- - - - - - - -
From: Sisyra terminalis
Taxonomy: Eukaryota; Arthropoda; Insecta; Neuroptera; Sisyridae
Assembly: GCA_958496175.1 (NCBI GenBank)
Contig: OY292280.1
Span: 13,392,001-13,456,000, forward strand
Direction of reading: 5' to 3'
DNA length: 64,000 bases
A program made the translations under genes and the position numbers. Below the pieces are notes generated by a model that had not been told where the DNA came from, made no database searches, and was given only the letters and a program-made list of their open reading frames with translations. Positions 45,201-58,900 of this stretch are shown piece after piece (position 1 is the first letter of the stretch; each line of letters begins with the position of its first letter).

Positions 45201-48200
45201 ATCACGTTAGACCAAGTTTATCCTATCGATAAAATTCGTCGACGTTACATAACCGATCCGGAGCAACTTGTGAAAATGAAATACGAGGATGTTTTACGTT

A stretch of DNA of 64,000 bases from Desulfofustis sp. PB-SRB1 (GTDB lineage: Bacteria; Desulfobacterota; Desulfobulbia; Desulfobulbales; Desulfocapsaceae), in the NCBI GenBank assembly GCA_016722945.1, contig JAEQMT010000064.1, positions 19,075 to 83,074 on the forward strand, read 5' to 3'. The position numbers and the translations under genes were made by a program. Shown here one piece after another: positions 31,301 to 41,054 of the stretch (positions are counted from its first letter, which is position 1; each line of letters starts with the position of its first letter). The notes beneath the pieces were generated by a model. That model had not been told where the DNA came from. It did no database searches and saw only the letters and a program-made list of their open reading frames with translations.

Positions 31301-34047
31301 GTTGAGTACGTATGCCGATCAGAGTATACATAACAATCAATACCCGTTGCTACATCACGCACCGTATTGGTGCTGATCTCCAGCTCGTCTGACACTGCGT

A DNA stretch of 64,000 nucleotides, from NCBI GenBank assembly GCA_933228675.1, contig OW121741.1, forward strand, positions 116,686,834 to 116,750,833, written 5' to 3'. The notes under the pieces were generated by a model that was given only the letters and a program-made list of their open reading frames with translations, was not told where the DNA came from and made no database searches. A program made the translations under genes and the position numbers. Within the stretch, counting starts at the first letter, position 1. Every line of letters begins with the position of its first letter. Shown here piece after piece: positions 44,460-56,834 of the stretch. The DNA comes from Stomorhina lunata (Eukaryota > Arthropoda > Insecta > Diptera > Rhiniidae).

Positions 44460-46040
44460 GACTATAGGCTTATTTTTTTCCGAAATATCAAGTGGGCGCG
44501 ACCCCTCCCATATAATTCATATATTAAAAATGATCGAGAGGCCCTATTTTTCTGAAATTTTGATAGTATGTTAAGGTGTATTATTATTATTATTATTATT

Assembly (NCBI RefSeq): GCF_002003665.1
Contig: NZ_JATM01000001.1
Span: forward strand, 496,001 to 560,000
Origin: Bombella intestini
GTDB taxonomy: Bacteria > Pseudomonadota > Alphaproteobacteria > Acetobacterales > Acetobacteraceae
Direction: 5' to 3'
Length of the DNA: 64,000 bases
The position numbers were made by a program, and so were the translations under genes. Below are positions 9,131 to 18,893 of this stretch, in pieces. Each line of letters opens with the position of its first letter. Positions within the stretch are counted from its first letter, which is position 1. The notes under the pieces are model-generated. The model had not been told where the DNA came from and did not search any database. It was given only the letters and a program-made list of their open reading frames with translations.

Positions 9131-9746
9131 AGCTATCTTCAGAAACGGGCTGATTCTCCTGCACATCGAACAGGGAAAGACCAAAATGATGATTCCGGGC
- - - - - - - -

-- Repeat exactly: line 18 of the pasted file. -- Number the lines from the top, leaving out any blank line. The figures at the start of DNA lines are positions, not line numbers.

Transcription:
Assembly (NCBI RefSeq): GCF_002003665.1